Saturday, April 11, 2009

Senate Bill (Part II). Now where did we leave off? That's right, the Senate E-12 Funding Division had unveiled its bill that applied significant funding cuts to school districts throughout the state. In reaction to these proposed cuts and the distribution of the cuts, I talked with several SEE area legislators and voiced my concern. Senator Amy Koch (R-Buffalo) had an amendment drafted that would have altered the way in which the cuts were distributed by putting all revenue streams into consideration for cuts. This would have implemented an across-the-board cut to all school districts of the same percentage amount in terms of state-generated formula revenue. As stated in the previous edition of the blog, fairness and equity can often be slippery and I am not going to be someone who can unequivocally state that doing it the way Senator Koch suggested is either the only or most correct way to implement the cuts, although it clearly treats districts at the bottom end of the revnue pile more fairly.

I was very pointed in my testimony on this amendment. I acknowledged that SEE was not a monolithic set of districts and that some SEE members would benefit from the manner in which the cuts in the bill were suggested, but that the Senate approach needed to be discussed both in a macro and micro sense. The first point I made is that the fact that education is being cut at all is a mistake and should be re-thought. I "get" the notion of shared sacrifice that the Senate has been promoting, but given that the Minnesota (and American) economic future is going to rely more heavily on preparing our human capital to compete successfully on a global scale, it's unwise to put education on a funding hiatus.
I then proceeded to talk about how the cuts were to be applied in the Senate bill and how districts with the lowest levels of per pupil general education revenue were going to be assuming a larger percentage cut due to the fact they receive little in terms of sub-formula revenue that is tied to the general education amount--compensatory, sparsity, equity, and transportation sparsity--and have little or no additional revenue provided through the referendum to offset these cuts.
Lastly, I talked about how Minnesota needed comprehensive funding reform that would raise the amount of revenue available for all districts, distribute that revenue so that differences in district demography and geography are recognized, and reduce reliance on the referendum. I pointed out how education funding reform has been one of SEE's top priorities over the past five years and that we, along with other organizations advocating for reform, have not had much luck getting the Senate excited about the subject.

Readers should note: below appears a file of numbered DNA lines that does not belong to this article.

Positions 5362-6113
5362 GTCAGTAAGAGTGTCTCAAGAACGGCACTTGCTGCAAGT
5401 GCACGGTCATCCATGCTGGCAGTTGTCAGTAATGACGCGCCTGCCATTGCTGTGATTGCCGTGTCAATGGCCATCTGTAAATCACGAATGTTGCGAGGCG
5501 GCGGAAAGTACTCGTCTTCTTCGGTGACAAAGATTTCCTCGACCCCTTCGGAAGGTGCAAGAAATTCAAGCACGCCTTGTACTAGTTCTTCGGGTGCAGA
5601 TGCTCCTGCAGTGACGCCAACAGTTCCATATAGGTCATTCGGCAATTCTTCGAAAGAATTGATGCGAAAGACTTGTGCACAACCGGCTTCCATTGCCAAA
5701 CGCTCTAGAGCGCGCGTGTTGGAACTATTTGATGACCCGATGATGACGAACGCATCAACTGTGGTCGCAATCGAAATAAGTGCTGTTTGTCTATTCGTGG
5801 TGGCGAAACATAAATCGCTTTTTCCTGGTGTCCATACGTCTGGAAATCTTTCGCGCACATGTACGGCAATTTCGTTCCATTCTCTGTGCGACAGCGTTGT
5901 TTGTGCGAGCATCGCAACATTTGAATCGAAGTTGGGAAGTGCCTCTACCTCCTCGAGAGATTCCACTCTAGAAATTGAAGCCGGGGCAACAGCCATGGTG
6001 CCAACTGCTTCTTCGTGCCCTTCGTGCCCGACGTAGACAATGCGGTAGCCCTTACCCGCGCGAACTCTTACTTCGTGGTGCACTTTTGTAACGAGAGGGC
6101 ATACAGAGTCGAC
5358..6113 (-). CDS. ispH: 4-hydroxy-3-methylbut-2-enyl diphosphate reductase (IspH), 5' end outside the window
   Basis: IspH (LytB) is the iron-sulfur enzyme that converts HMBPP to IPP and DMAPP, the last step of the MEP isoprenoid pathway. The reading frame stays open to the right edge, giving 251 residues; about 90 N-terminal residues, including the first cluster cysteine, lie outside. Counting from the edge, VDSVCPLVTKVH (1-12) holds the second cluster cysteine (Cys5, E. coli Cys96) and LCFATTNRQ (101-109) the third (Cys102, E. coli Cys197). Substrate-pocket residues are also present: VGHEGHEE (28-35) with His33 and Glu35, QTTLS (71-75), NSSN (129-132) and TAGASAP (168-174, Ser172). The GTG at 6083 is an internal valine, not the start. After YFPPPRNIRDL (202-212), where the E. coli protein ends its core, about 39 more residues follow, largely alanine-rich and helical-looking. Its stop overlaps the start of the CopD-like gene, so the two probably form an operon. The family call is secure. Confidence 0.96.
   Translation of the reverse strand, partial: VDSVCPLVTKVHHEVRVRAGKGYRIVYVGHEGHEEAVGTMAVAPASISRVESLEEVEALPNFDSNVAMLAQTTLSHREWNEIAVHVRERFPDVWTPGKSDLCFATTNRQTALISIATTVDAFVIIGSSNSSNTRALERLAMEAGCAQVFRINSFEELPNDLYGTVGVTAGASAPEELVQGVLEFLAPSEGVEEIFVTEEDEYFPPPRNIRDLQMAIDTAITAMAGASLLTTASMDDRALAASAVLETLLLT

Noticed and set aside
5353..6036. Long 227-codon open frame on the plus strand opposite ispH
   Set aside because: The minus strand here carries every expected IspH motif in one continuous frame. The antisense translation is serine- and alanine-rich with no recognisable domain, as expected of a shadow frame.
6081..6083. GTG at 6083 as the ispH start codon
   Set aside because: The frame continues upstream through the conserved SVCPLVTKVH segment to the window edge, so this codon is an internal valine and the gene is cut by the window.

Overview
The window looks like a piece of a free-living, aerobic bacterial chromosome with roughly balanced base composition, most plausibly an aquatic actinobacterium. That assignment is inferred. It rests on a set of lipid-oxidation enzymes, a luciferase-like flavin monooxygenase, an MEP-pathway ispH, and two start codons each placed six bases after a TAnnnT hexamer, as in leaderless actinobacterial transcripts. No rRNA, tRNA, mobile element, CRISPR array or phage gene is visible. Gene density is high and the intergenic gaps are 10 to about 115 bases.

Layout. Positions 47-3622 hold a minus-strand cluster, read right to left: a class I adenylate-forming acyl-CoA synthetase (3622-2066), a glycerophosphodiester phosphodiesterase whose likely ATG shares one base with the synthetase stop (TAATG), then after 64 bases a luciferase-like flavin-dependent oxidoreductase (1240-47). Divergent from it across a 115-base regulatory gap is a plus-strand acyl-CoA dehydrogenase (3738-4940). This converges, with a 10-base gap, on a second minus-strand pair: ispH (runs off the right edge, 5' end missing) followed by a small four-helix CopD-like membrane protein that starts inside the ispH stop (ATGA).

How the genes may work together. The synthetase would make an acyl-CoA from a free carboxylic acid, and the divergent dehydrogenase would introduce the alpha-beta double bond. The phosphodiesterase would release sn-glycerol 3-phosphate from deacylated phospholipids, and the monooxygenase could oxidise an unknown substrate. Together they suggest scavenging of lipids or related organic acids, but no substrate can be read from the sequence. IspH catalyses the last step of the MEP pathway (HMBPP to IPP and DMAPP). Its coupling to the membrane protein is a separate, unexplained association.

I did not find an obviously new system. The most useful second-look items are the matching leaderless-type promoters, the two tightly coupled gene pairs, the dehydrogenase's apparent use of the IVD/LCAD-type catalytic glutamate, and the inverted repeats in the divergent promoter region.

Needless to say, the amendment and my testimony incited a spirited discussion, with proponents of the bill's language and proponents of Senator Koch's amendment sparring for about half an hour. In the end, Senator Koch withdrew her amendment, as there were some questions about technical aspects of the language and the fact that it probably would not pass.
One could ask--and it would be a reasonable question--as to why I got up and spoke sympathetically about an amendment that (1) was controversial, (2) might get people angry at me, and (3) wasn't going to pass. As for the first two points, I don't think a lobbyist has the luxury of taking a walk something needs to be said. If there are questions with a legislative approach, they need to be posed. As for the last point, it's often the best time to make a point when an amendment isn't going to pass because one can use the opportunity to make an argument more forcefully (and perhaps more forcefully than is wise at the time, which is a risk) in an attempt to promote a longterm viewpoint. That is what I tried to accomplish and I was somewhat successful.
The primary goal of our efforts this year should be--in addition to avoiding cuts--to create momentum for comprehensive education funding reform that provides adequate and equitable funding for students throughout Minnesota. This adequacy and equity should seek to create a funding system that recognizes the distinct needs of districts with high levels of need that distinguish them from districts that do not possess those characteristics without having the costs associated with the decisions to remedy these differences endanger funding adequacy for all districts. As we move forward as a nation, no future can be compromised.

No comments: